With a reasonable cost of living and an exciting culture, Chile is an attractive expat destination for many. However, when it comes to managing your finances, things can be a little complicated, because the banking infrastructure isn’t very accessible to foreign nationals. Therefore, if you’re planning to relocate to the country, you’ll need to plan ahead!
Short answer: no.
Slightly longer answer: yes, but it’s complicated.
If you don’t have Chilean residency, your options are very limited. There’s only one way to open a bank account in Chile without residency, and that’s to try opening a stock brokerage. This has a huge barrier to entry, as the account will require a large minimum balance and, on top of this, can take months to open. So, if you’re only in Chile for a short while, it’s not worth attempting, and if you’re planning to stay in Chile for longer, then it’s worth applying for residency rather than attempting to open this type of account.
If you have managed to obtain temporary residence in Chile, there are a few more banking options available to you, as you’ll be eligible to apply for a current account with a local bank. You’ll only be able to deposit a certain amount into the account each month, but if you’re only planning to use it to deposit your salary or to pay your bills, then this account type can be handy to have.
If you’re in Chile for a work contract or study programme, your university or employer may be able to assist you in finding a bank, as some companies have agreements in place with banks. It’s always worth contacting your employer/university at your earliest convenience to see if this is available to you.
Alternatively, if you’re planning to stay in Chile for a while, you may be able to set up an account, as long as you’re happy to pay the £1500 service fee. To do this, you’ll need to speak to a bank manager. Many people don’t follow through with this option due to the cost.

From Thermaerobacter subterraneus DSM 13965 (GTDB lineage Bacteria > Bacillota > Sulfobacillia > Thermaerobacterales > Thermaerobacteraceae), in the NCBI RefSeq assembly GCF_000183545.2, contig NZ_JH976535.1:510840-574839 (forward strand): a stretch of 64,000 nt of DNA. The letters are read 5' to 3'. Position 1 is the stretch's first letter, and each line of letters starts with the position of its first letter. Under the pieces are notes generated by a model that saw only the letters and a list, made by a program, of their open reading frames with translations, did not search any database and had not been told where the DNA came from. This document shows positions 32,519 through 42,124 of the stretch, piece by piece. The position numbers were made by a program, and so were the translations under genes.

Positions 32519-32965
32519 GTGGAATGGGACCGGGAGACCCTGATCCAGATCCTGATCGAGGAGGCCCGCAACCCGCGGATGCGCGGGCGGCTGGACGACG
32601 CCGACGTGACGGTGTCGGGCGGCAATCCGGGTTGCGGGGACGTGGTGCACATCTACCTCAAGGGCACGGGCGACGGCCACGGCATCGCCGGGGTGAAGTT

Due to the issues mentioned above, many non-residents opt to open an international account with their current banking provider instead. However, this isn’t always possible and will depend upon who you bank with. Nonetheless, it’s worth checking, as it could save you a lot of hassle.
As mentioned above, you’re usually only able to open a bank account if you have residency in Chile, and you’ll also need to have been a resident for two years or more. If you fit these criteria, then here’s what else you’ll need to open your account:
• Proof of identity
• Your Chilean ID card
• A minimum deposit
• Proof of income
• Your tax identification number (known as Rol Unico Tributario or RUT)
Once you have these documents, you can start to look at what types of bank accounts are most suitable. A bank advisor will be able to provide the best options to suit your financial circumstances. Make sure you look out for interest rates, as well as the following:
ATMs operate 24 hours a day. They tend to charge not just for withdrawals, but also transaction fees, foreign exchange fees, and out-of-network service fees. However, many banks don’t charge for withdrawals from their own, or partner, banks. Always check to see what is applicable to your specific bank account.
These can include account handling charges, service fees, and more, especially when it comes to international transfers. Both locals and expats have complained that the international transfer process is headache-inducing, mainly because you’re at the mercy of service fees and kiosks. It can often be more cost-effective (and easier!) to use a third party service.
Once you’ve chosen which account you would like to open, the process gets a little smoother, as it’s just a case of completing the paperwork. However, don’t expect to obtain a bank card immediately. The process of opening a bank account in Chile can be a lengthy one, so you may have to make a few visits to your local branch before you can use your account.
As an expat, you’re probably better off opening an international account with a partner of your bank account back home. But if this is not an option, or you’d prefer to open a local account, here are some banks you may want to use:
Banks in Chile operate between the hours of 9 am and 2 pm. To open an account, simply visit one, taking with you your documents, and let an advisor know what you’d like to do.